Does Twisting Wring Out Your Spine, Release Toxins and Aid Digestion? The Facts About Spinal Rotation
Do twisting yoga postures wring the toxins out of our spines, and are there toxins in our spines? Or do twists provide just a digestive benefit? How significant is this benefit? If you twist left instead of right, will it constipate you? What’s a yogi to do?
All the things that we hear about yoga postures can often leave us wondering what to believe. Ultimately, we have to rely on the best knowledge and experience available to us to make our decisions. “Wringing out your spine” or twisting to release toxins is a common concept taught in yoga.
If you look at the spinal canal (the long opening inside your vertebrae that holds your spinal cord) as the Sushumna Nadi (the primary of three main nadis or channels of energy), twisting can be a way to release energy blockages and balance energy flow in the spine. Maybe maintaining this flow can be considered keeping any unwanted or even toxic energies from being “stuck” in the spine. Perhaps this can be looked at as wringing out toxins.
While not clearly supported from a scientific perspective, there is some basis for this idea. Our bodies do have toxins in the form of wastes from the normal processes in our cells. Toxins can also come into our bodies from the air we breathe and the food we eat, and various substances can even be absorbed through our skin.
In a healthy individual, there are no special toxins in the spine that are not anywhere else in the body. Our blood has the job of carrying most of these toxins and waste products to the appropriate areas for filtering and disposal.
As for wringing things out, our bodies have a mechanism called reactive hyperemia, which is a temporary increase in blood flow to any area after blood flow has been reduced to that area. It’s kind of like putting a kink in a hose and then letting it go after the pressure builds up. Letting that kink go releases a burst of water.
In a twisting yoga pose, we can conceivably squeeze down structures, and then when we release the twist a rush of blood can come in and “flush out” the area. This, in essence, will help wring out the toxins, but I can’t say how focused this effect would be on only the spine since many things are squeezed down in a twist
Digestive Benefits of Twists in Yoga
Most of the squeezing and compression of twists probably occurs in the gut. This is why twists are known for digestive benefits.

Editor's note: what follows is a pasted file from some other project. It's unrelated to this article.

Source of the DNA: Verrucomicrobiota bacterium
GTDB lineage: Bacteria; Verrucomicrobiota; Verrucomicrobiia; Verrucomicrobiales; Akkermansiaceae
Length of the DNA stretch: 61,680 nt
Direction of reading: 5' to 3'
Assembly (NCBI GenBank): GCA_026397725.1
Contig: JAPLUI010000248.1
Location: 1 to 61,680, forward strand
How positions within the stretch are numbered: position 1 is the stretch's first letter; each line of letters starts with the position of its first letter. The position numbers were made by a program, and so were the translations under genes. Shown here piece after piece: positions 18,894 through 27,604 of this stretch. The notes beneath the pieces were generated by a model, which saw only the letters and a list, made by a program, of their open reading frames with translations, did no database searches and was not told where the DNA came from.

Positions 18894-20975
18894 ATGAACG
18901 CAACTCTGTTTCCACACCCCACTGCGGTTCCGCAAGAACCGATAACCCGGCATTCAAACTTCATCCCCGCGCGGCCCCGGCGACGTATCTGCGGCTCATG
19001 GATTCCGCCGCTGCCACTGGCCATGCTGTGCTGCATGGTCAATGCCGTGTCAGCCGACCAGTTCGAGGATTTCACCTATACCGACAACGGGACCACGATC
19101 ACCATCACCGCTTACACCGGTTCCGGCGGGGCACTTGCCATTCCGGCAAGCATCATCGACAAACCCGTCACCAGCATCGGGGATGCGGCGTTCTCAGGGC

These benefits are more widely accepted and make sense when looking at the anatomy and physiology. Digestion and elimination are affected by our autonomic nervous system (ANS). This is part of our nervous system that we cannot consciously control.
The autonomic nervous system is made of a few parts. The parasympathetic nervous system (PNS) is the part of the autonomic nervous system that helps us “rest and digest.” The parasympathetic nervous system is associated with a more calm state where your body can focus resources on regular functions such as digestion.
Its opposing partner, the sympathetic nervous system (SNS) is known to control the “fight or flight” response. It is associated with stressful situations directing resources to get your body ready for fighting or running away.
When sympathetic nervous system activity is increased, parasympathetic nervous system activity is decreased and vice versa. Stress will increase sympathetic nervous system activity, resulting in decreased parasympathetic nervous system activity, which will slow digestion and elimination.
Relaxing poses such as supine twists can reduce stress and anxiety, which helps to bring parasympathetic nervous system activity back up to help us digest and eliminate, but these poses are not limited just to twisting. There is a good amount of evidence that yoga, in general, is good for managing stress, and lower stress means better digestion.
But what about the twists themselves? As I discussed above, a lot of the squeezing and compression of a twist happens in our guts (the area below the ribs where most of your digestive organs are). Although I don’t know of any direct research on twisting asanas and digestion, there is some indirect research on abdominal massage that gives us some clues.